It’s been about eight and a half years since I’ve had a doctor willing to work with me on pain management. This has been very, very difficult because Lyme disease IS inflammation (among other things) and, to oversimplify, inflammation IS pain. Which means I’m in pain a lot, in case that didn’t come across.
When you have Lyme, finding a doctor to work with is a bit of a nightmare. Most doctors believe it’s a cut-and-dried infection, easily curable with a two-week course of antibiotics. This, however, is not most Lyme patients’ experience, especially if we weren’t diagnosed and treated very promptly (and even if we were, more and more evidence is mounting that a month is safer, or even a quick and decisive I.V. antibiotic regimen). The doctors I’ve been working with are necessarily alternative; simply by diagnosing me and treating me they’re running against mainstream medical ideas about this disease. But, while they’re certainly not stingy with the antibiotics, pain management has been more along the lines of trying to sell me supplements (I don’t like or trust the fact that these doctors always seem to try to sell me supplements, but it seems to be inevitable) meant to reduce inflammation, etc. than prescribing pain medication.
Sometimes, though, a girl needs pain medication. I am tough. Sometimes I blow my own mind with the sheer volume of unpleasant things I’m able to weather. But still, there are days when I’m completely incapacitated by pain, and they’re not exactly rare. I will admit, I want access to something fast and powerful and not at all alternative at those times. As someone who doesn’t drink, doesn’t smoke, and has never abused anything prescribed to me in the history of ever, I think I should get it. Hell, I’ve eschewed all gluten and dairy for almost two years now. Don’t even step to me and question my willpower; it should have apprentices. But it’s really hard to convince a doctor of that, apparently.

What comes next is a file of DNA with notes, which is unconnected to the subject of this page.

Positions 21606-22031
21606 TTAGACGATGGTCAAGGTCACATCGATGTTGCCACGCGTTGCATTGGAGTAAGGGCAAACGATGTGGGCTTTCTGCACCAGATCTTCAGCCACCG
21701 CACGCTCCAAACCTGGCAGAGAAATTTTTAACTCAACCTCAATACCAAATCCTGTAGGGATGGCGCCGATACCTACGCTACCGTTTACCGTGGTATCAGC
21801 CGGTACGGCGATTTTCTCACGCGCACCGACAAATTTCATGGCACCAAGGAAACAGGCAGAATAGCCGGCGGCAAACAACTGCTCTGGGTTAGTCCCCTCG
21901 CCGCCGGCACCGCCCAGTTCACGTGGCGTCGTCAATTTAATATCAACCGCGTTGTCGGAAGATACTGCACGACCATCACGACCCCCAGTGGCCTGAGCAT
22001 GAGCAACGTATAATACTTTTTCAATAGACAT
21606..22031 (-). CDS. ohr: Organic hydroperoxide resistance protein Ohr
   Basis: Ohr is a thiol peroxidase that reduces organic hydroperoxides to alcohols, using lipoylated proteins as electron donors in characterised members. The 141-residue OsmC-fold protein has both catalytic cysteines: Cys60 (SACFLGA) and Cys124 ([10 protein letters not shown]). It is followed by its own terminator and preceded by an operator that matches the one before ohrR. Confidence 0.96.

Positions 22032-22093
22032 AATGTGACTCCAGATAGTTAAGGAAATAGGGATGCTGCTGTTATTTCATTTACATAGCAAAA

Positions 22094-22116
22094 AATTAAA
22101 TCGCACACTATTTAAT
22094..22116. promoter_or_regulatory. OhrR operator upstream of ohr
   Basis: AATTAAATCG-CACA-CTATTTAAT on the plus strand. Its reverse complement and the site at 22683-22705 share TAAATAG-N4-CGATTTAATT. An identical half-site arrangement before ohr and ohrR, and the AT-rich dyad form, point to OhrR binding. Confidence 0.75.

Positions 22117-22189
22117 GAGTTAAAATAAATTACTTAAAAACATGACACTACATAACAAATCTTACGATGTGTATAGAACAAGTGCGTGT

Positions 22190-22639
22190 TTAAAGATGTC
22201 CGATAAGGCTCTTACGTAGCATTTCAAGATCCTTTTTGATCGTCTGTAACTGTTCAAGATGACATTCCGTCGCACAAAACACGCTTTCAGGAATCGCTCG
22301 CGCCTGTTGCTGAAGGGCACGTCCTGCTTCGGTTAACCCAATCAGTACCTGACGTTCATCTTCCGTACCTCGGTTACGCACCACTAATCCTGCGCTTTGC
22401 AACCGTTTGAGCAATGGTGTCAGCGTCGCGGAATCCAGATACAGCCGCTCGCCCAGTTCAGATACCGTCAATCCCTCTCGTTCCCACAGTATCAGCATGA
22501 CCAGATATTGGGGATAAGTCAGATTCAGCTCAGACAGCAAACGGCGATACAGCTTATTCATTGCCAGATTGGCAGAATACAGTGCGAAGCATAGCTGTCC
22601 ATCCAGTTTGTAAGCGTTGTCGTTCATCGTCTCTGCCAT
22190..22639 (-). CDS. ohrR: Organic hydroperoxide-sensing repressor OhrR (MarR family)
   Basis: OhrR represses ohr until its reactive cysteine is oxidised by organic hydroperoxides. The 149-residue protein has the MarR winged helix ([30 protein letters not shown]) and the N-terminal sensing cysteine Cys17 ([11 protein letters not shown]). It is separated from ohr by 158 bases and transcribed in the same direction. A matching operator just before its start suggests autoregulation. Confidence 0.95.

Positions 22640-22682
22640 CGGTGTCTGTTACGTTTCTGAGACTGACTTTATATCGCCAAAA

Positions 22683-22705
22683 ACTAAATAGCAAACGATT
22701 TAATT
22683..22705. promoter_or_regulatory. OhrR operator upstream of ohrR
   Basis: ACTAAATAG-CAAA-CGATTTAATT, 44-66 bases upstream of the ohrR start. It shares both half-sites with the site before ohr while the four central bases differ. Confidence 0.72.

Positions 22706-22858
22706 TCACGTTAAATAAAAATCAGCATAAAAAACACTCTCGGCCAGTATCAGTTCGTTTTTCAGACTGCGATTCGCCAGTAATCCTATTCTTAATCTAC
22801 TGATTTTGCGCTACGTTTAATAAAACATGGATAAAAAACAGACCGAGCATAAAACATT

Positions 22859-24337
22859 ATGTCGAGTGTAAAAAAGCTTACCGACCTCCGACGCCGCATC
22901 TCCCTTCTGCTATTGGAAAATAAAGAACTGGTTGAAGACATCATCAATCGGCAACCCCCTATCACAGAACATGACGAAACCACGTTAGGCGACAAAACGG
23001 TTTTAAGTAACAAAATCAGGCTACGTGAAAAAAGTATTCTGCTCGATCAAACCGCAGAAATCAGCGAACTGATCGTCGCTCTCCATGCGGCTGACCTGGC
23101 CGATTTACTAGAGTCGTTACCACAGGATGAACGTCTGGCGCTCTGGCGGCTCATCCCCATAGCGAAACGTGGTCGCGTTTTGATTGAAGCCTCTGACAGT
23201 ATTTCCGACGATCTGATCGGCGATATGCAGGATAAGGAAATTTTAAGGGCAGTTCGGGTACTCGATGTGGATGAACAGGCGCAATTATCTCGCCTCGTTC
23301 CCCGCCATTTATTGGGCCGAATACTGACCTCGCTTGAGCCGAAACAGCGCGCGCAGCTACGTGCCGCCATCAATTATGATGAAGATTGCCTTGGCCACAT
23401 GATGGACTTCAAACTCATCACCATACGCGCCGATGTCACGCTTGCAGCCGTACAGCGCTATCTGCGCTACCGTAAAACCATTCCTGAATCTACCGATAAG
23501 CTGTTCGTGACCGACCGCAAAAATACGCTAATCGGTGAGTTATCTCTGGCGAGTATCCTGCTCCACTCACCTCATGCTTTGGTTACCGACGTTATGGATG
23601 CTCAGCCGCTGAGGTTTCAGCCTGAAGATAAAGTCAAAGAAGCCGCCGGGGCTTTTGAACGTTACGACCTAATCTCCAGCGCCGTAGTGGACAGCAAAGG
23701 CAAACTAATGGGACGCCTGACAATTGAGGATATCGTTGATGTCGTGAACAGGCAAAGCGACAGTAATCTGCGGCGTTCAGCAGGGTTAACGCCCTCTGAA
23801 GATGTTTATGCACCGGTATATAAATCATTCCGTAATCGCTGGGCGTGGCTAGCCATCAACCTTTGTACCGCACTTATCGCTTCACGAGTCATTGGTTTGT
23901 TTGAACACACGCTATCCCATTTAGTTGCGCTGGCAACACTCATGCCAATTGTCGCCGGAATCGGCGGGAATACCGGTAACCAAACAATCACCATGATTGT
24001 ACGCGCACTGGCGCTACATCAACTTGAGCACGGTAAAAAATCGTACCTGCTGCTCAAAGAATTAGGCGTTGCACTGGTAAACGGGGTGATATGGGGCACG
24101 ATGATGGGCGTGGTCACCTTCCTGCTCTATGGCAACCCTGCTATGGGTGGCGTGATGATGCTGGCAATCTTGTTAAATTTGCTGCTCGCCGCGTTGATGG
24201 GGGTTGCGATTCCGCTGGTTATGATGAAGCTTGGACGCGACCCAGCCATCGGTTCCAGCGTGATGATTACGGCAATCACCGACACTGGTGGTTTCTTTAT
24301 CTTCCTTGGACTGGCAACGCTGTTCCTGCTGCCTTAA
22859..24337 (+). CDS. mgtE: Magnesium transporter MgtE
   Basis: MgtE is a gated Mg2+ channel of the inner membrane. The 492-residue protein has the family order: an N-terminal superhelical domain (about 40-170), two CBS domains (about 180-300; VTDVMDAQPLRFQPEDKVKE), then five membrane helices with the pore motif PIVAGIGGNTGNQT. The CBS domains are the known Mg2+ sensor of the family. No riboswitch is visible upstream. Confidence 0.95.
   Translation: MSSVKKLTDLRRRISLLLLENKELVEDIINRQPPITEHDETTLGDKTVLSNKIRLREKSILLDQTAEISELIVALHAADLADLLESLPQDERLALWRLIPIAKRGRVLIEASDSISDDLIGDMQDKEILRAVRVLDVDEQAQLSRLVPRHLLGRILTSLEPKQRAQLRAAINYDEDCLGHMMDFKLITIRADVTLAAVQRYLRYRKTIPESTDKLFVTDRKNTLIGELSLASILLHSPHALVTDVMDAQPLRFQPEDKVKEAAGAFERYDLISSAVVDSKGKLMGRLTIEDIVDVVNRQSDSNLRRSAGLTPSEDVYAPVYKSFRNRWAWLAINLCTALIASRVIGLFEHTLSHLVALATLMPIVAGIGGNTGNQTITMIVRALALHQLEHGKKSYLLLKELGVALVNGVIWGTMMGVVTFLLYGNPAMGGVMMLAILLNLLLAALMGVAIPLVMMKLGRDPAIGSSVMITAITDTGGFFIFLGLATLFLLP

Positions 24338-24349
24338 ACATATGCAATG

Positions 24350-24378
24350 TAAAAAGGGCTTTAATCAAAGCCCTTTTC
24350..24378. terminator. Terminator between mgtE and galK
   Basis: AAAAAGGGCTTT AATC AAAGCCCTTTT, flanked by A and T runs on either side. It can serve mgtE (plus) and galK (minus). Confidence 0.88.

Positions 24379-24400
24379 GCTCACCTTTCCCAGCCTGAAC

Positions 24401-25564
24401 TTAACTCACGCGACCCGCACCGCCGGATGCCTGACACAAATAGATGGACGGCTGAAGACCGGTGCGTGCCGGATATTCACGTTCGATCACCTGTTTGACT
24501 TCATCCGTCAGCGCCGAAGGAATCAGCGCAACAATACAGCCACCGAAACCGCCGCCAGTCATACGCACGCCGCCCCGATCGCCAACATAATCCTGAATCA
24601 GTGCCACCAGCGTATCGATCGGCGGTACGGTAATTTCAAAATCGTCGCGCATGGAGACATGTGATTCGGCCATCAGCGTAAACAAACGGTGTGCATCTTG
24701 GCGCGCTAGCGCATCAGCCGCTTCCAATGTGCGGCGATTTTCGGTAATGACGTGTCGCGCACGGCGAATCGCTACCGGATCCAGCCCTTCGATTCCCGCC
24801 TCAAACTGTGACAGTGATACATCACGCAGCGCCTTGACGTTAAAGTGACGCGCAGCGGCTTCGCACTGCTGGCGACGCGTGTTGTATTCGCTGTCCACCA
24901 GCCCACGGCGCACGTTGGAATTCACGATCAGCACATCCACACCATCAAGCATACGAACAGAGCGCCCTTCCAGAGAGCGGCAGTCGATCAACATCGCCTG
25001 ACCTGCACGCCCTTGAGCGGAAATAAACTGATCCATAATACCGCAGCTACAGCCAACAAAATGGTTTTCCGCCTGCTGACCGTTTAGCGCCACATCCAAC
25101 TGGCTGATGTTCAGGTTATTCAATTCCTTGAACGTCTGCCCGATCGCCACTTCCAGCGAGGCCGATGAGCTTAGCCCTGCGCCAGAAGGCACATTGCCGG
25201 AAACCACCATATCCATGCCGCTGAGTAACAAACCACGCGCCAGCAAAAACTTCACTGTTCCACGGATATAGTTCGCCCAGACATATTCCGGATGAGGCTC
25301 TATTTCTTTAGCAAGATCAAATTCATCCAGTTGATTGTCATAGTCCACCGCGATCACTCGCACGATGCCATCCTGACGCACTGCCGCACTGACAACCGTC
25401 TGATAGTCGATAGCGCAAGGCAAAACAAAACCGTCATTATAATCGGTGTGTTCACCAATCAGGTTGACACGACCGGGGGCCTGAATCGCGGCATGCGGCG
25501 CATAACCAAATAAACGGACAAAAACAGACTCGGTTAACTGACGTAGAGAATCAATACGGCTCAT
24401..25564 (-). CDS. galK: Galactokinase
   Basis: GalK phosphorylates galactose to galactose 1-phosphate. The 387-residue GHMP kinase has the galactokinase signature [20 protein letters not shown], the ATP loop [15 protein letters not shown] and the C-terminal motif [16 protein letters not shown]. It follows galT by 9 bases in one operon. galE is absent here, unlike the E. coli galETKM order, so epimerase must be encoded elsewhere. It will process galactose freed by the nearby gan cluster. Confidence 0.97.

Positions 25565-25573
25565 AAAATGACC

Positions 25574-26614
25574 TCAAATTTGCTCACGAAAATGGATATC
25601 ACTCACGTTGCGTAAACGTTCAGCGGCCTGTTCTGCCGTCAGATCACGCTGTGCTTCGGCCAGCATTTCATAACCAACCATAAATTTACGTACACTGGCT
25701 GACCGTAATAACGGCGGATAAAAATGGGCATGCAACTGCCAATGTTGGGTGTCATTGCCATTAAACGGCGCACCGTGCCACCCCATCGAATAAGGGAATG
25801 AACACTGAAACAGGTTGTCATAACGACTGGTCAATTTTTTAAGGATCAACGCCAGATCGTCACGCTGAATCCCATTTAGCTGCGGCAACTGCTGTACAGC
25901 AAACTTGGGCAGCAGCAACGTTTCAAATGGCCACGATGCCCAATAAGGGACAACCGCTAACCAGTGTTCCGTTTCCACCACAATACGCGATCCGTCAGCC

And I’ve figured all along that it isn’t really worth it to try. You’d think that after your life has done a swan dive into poverty, disability, and constant pain you’d run out of tosses to give about whether some doctor somewhere writes “drug seeker” on your chart. But that’s not exactly true. There’s a certain amount of vulnerability and emotional energy involved in telling a doctor exactly how difficult things are for you and asking for the kind of help you’ve learned to believe they’re unlikely to give. It’s demoralizing to keep hemorrhaging hope and money trying new medications that simply don’t work. But the pain has been so bad these past few months.
So I’ve been looking for new pain management options lately. There are a lot of medications that aren’t painkillers, per se, but fiddle with one’s neurology to prevent different kinds of pain. These, obviously, are a lot easier to get ahold of than, say, opiates. I was only determined that I would not try Lyrica, since I’ve heard and read so many reports of terrible side effects, one of which is depression, something I’ve been struggling a lot with over the past year anyway. So I got brand new scripts for Ibuprofen 600s (which on a bad day is like restraining a mastodon with dental floss, but it ends up being much cheaper than buying it over-the-counter) and Neurontin, which I later learned is an older sibling to Lyrica.
Once I realized exactly what I’d been prescribed, I wasn’t exactly in a tizzy to start it. But there are several reasons I decided to try the Neurontin after the kind of soul-searching that only arises from excruciating headache pain:
- To be sporting.
- Naked desperation.
- I realized that the dosage of Neurontin prescribed was comparatively tiny, about one tenth per day of what seemed like a modest intake for the average internet denizen. Surely this would minimize the potentional side effects. Surely! Wouldn’t it?
- I was really in a rather lot of pain.
So I swallowed 100mg of anticonvulsant and hoped for the best. An hour or so later, the best was almost certainly not happening. That minuscule amount of medication I’d taken was giving me a pronounced anxiety attack. I wasn’t panicking, exactly, but everything seemed wrong and upsetting– everything. The moon made me want to cry, not in an “isn’t this so poetic and beautiful” way, but in a strange, new “the existence of this moon is hugely frightening and unsatisfactory to me right now, and I have no idea why” way. I couldn’t read. I couldn’t listen to music. I couldn’t do anything without feeling miserable and slightly paranoid. The new med also brought on considerable nausea. All this, without an iota of pain relief. It felt like my headache may have actually gotten worse, but it could have been the baseless terror talking.
Is it still called a “side effect” if the main effect isn’t actually happening? Never taking Neurontin again, even if it begs me. And my pain situation remains unadjusted. Not ideal.
I kind of just wish someone would give me weapons grade painkillers and trust me to be responsible and sane about them. Because I would be.